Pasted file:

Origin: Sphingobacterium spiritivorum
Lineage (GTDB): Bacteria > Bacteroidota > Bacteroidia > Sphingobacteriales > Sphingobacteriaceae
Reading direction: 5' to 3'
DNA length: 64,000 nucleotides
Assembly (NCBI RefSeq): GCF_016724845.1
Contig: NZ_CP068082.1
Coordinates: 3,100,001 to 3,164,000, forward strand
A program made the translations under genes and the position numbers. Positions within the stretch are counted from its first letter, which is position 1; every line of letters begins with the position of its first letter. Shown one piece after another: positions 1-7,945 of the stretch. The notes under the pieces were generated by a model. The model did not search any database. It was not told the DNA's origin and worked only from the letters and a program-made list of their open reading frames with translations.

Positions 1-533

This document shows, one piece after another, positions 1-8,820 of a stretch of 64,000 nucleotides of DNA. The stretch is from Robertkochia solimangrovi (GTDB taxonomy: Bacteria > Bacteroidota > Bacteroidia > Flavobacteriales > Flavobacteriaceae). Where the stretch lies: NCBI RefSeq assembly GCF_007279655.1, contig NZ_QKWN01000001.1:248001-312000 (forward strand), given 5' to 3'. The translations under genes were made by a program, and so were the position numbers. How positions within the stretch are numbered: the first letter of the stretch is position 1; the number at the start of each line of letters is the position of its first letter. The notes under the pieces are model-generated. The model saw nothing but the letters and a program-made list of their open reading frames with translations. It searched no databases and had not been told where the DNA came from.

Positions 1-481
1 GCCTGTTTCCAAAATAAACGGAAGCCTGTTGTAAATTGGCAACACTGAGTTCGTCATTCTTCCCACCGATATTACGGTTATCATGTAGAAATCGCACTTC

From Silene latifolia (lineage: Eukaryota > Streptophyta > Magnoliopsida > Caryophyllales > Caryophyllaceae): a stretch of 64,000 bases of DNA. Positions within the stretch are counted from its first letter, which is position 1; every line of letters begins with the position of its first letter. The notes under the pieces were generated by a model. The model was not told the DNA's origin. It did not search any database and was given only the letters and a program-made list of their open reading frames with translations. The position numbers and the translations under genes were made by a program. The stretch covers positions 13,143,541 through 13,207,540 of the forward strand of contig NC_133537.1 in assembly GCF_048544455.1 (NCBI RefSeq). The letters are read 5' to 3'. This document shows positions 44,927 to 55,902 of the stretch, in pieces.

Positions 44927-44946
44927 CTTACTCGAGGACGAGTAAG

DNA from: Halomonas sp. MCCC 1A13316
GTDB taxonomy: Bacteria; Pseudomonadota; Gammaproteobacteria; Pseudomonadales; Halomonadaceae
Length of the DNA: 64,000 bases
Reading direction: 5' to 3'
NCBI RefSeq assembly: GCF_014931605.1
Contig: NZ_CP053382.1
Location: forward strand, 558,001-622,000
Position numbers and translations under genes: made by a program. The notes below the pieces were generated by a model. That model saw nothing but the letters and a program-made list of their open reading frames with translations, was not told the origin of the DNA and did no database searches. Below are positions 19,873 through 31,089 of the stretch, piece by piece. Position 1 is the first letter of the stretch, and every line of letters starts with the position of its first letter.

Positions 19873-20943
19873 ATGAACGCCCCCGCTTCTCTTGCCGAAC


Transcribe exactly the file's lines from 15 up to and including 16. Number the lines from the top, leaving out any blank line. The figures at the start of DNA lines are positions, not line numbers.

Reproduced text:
44927 CTTACTCGAGGACGAGTAAG

DNA from: Halomonas sp. MCCC 1A13316